• Wambui is a telephone farmer and works on part-time basis as a researcher in urban food systems.

• She is an environmental studies graduate.
• She sells the sweet potatoes at Sh100 per kg and the vines at Sh10 per vine.

By PD.co.ke


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Lifestyle

Lady recounts pain of learning her HIV positive status in front of her new boyfriend

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Being in a new relationship nowadays requires couples to know their status before engaging in sexual orientation. This is a healthy norm due to many diseases that come as a result of sexual intimacy.

Lady says she learnt of her HIV status on her visit to the health facility with her new boyfriend 10 years ago

Irene Waliula (pictured) has been battling with HIV/AIDS for the last 10 years. Photo: Irene Waliaula.
Source: Facebook

As the world celebrates HIV and AIDS Day, Irene Waliaula 28, narrated her 10-year journey battling with AIDs, disease that changed her to a toxic person.

Hell broke loose on her when she visited a Nairobi health facility together with her boyfriend to know their HIV status after getting into a new relationship.

She was diagnosed with the dreaded virus and was left heartbroken, dejected and distressed.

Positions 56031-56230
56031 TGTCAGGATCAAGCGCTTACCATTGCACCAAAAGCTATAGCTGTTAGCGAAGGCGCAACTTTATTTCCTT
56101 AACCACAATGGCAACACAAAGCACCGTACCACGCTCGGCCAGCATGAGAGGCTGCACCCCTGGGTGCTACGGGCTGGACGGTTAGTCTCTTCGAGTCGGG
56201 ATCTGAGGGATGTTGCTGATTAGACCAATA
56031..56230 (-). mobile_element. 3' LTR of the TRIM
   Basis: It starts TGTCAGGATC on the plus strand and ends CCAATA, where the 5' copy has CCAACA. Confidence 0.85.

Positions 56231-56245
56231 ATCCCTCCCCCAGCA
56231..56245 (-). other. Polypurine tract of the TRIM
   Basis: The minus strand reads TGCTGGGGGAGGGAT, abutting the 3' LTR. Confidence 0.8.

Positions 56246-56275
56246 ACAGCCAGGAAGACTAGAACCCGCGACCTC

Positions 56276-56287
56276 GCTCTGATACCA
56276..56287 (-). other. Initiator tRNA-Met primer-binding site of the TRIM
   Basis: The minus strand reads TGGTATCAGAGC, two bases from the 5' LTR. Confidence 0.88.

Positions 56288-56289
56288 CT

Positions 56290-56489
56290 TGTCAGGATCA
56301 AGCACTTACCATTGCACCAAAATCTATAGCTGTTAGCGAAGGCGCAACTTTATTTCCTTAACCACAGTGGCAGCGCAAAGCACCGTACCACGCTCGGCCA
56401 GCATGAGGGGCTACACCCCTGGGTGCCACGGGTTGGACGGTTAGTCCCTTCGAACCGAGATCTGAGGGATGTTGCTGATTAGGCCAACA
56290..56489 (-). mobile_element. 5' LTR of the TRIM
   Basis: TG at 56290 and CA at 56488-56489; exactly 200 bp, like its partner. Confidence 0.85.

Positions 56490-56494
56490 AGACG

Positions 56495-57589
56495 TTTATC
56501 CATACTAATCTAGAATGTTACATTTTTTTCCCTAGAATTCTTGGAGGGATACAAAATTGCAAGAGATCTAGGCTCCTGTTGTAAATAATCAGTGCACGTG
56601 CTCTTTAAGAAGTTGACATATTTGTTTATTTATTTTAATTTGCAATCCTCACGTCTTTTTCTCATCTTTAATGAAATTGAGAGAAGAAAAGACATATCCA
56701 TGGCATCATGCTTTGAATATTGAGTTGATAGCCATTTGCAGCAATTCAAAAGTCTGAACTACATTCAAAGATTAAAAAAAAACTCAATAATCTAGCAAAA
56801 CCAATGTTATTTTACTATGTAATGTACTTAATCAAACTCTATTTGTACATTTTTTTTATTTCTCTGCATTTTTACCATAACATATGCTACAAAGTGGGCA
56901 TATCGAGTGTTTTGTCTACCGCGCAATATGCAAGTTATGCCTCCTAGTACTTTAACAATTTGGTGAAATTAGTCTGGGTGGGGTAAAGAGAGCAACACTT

On two occasions, the then 18-year-old girl contemplated suicide.

Were it not for the intervention of an AIDS councillor who guided and assisted her to start seeing things positively, Irene said she would have taken her on life along the way since the temptation kept on knocking.

Though the journey has not been easy considering the costs of medication and sustaining a healthy diet, the mother of one said having a positive mind has helped her to overcome a lot of the challenges.

Lady says she learnt of her HIV status on her visit to the health facility with her new boyfriend 10 years ago

Irene Waliaula. Photo: Irene Waliaula.
Source: Facebook

She has been sensitising the society and especially the youth on HIV and AIDS prevention measures through her social media platforms and other avenues including, churches, seminars and town hall meetings.

“When you first contract this disease, you obviously need strong people around you. For my case, I did not have such people around me. It was only my mother who was there for me. Though she was shocked, she had to be strong for me.” She recalled.

Irene said even though she no longer stays with her baby daddy. Her life has really changed because she chose to have people with positive minds around her.

She advised those living with AIDs to always focus on the best thing that life has to offer because after all, everyone deserves to live.

by Tuko.co.le


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‘I thought she would marry ‘Jesus’ not a divorcee,’ Pastor Kanyari shades Betty Bayo

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Pastor Victor Kanyari has broken his silence after his ex-wife Gospel singer Betty Bayo got engaged during her 33rd birthday last week on Wednesday.